# ggConfidenceCurve

##### Confidence Curves

Confidence curves are a way to show the confidence in an estimate computed from sample data. They are useful because they show all confidence levels simultaneously, thereby giving a good sense of the accuracy of the estimate, without forcing the researchers to make a more or less arbitrary choice for one confidence level.

- Keywords
- hplot

##### Usage

```
ggConfidenceCurve(metric = "d",
value = NULL,
n = NULL,
conf.level = NULL,
wRange = c(0.05, 0.8),
curveSize = 1,
curveColor = "black",
confRange = c(1e-04, 0.9999),
confLines = c(0.5, 0.8, 0.95, 0.99),
widthLines = c(min(wRange), 0.1, 0.2, 0.3, max(wRange)),
lineColor = brewer.pal(9, 'Set1'),
lineSize = 1,
lineAlpha = .5,
xlab = metric,
steps = 1000,
theme = theme_bw(),
gradient=NULL,
gradientWidth=.01,
outputFile = NULL,
outputWidth = 16,
outputHeight = 16,
ggsaveParams = list(units='cm',
dpi=300,
type="cairo"))
```

##### Arguments

- metric
The metric, currently only 'd' (Cohen's

*d*) and 'r' (Pearson's*r*) are implemented.- value
The value for which to create the confidence curve plot.

- n
The sample size for which to create the confidence curve plot. If

`n`

is specified, the y axis shows confidence levels (i.e. a conventional confidence curve is generated). If`n`

is set to`NULL`

, the y axis shows sample sizes. Either`n`

or`conf.level`

must be`NULL`

.- conf.level
The confidence level for which to create the confidence curve plot. If

`conf.level`

is specified, the y axis shows sample sizes. If`conf.level`

is set to`NULL`

, the y axis shows confidence levels (i.e. a conventional confidence curve is generated). Either`n`

or`conf.level`

must be`NULL`

.- wRange
The range of 'half-widths', or margins of error, to plot in the confidence curve plot if no sample size is specified (if

`n=NULL`

).- curveSize
The line size of the confidence curve line.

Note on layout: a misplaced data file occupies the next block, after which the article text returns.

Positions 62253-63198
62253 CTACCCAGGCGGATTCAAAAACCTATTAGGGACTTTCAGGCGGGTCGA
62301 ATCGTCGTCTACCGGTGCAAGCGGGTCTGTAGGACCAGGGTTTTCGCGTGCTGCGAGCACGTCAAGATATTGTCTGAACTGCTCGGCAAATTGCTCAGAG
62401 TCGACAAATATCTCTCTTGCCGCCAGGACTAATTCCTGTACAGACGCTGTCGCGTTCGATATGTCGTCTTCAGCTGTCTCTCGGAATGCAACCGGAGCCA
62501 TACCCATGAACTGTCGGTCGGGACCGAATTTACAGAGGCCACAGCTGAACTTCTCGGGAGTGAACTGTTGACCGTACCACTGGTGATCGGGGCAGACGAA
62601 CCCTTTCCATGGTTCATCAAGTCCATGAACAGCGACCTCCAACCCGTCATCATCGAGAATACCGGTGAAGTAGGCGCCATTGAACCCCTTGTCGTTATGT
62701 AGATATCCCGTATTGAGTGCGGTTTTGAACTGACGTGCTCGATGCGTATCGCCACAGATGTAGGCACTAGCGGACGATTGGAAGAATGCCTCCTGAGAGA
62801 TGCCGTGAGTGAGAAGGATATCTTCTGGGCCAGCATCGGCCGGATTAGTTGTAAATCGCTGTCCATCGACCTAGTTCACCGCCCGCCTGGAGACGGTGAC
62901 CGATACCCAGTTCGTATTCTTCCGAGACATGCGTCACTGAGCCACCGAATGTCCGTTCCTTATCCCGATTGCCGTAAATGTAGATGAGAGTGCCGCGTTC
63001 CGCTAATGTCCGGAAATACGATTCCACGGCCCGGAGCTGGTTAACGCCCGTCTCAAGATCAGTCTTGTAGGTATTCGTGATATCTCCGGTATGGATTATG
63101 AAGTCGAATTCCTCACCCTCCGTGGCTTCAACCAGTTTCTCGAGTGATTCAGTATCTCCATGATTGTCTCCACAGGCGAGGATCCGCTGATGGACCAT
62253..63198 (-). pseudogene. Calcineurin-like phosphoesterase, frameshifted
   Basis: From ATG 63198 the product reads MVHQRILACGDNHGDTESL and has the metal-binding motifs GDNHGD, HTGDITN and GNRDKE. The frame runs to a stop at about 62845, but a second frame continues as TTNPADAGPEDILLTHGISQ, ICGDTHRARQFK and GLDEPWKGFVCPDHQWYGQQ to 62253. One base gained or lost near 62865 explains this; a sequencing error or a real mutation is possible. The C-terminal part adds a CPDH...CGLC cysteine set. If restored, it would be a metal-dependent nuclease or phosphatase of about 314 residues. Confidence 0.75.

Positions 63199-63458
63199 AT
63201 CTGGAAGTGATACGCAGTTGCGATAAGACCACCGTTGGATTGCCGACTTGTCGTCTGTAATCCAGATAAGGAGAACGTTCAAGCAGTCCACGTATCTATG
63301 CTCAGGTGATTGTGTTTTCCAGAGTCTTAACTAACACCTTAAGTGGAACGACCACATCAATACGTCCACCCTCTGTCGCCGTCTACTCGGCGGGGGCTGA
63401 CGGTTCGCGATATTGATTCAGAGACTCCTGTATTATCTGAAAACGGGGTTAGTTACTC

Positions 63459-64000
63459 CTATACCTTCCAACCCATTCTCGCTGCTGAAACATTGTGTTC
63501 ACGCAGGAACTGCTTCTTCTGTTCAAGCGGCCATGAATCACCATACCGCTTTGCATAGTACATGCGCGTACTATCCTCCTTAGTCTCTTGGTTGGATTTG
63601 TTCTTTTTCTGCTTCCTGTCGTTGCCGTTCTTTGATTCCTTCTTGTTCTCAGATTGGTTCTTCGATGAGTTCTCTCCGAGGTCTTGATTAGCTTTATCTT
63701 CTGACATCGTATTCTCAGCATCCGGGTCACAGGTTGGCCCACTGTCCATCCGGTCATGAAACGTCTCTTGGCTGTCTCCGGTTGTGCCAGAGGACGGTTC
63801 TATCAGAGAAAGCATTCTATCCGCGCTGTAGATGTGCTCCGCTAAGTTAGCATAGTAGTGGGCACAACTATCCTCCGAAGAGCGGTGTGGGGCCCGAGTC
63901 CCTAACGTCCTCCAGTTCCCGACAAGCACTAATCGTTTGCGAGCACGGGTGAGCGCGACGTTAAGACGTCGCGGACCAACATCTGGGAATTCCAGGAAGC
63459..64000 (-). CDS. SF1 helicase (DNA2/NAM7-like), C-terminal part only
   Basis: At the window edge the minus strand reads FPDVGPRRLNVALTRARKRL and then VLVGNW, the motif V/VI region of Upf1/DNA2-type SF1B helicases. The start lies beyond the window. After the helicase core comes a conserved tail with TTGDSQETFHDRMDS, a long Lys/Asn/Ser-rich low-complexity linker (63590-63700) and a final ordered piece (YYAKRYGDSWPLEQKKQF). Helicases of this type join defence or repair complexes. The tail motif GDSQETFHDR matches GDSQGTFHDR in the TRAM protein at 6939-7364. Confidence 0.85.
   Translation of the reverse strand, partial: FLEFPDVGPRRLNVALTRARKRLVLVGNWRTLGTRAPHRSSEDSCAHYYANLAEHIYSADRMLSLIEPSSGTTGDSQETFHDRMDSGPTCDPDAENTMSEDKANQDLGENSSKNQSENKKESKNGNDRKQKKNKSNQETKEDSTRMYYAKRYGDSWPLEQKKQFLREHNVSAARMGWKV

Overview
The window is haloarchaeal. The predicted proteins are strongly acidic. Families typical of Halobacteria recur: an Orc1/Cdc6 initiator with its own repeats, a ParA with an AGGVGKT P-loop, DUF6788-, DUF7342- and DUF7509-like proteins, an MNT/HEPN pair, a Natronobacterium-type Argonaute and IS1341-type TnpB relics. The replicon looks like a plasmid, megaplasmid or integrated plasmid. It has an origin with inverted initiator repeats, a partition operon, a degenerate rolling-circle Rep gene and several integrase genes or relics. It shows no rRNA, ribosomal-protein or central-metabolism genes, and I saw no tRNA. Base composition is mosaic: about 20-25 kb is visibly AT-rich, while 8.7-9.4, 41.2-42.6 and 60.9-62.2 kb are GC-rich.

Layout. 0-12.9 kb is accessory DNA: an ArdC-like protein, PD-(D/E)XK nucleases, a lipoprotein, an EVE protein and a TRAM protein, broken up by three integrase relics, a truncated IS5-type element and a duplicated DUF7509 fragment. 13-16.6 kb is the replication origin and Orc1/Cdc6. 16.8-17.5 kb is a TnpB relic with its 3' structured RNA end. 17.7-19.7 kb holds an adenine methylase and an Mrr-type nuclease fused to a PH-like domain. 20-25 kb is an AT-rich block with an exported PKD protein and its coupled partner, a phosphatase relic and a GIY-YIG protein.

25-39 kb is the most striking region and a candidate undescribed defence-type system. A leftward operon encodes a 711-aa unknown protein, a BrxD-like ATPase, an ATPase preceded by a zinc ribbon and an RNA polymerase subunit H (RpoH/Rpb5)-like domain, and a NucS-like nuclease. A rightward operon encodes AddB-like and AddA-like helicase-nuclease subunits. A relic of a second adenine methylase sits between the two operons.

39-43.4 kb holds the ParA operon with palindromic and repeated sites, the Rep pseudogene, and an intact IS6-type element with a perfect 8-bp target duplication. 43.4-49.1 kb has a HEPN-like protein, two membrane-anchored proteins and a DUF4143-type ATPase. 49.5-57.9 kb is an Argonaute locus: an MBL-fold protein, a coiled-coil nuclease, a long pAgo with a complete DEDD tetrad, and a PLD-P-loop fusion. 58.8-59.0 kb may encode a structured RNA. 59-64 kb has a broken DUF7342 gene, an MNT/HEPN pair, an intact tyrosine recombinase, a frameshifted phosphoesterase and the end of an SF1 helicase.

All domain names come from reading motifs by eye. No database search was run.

- curveColor
The color of the confidence curve line.

- confRange
The range of confidence levels to plot.

- confLines, widthLines
If a traditional confidence curve is generated, lines can be added to indicate the metric values corresponding to the lower and upper confidence interval bounds. For an inverse confidence curve, lines can be added to inficate the metric values and sample sizes corresponding to specific margins of error (or 'half-widths').

- lineColor
If confidence or 'interval width lines' lines are added (see

`confLines`

), this is the color in which they are drawn. Specify a vector (e.g.`brewer.pal(9, 'Set1')`

) to have the colors drawn in different colors for each confidence level or width.- lineSize
If confidence lines or 'interval width lines' are added (see

`confLines`

and`widthLines`

), these arguments specify the color and size in which they are drawn.- lineAlpha
The alpha value (transparency) of the confidence lines or 'interval width lines'.

- xlab
The label on the x axis.

- steps
The number of steps to use when generating the data for the confidence curves' more steps yield prettier, smoother curves, but take more time.

- theme
The

`ggplot`

theme to use.- gradient
Whether to use a gradient as background to make the confidence more explicit. This is experimental and pretty influential in terms of how the plot looks. The default gradient, used when passing

`TRUE`

, uses black as background color when the confidence is 0 percent, and white for 100 percent. If two colors are specified, these are used instead.- gradientWidth
If using a gradient, the width of the

`geom_tile`

geoms used to create the gradient.- outputFile
A file to which to save the plot.

- outputWidth, outputHeight
Width and height of saved plot (specified in centimeters by default, see

`ggsaveParams`

).- ggsaveParams
Parameters to pass to ggsave when saving the plot.

##### Value

A `ggplot2`

plot.

##### References

Bender, R., Berg, G., & Zeeb, H. (2005). Tutorial: Using confidence curves in medical research. *Biometrical Journal*, 47(2), 237-247. http://doi.org/10.1002/bimj.200410104

Birnbaum, A. (1961). Confidence curves: An omnibus technique for estimation and testing statistical hypotheses. *Journal of the American Statistical Association*, 56(294), 246-249. http://doi.org/10.1080/01621459.1961.10482107

##### See Also

##### Examples

```
# NOT RUN {
ggConfidenceCurve(metric='d', value = .5, n = 128);
ggConfidenceCurve(metric='d', value = .5, conf.level = .95);
# }
```

*Documentation reproduced from package userfriendlyscience, version 0.7.2, License: GPL (>= 3)*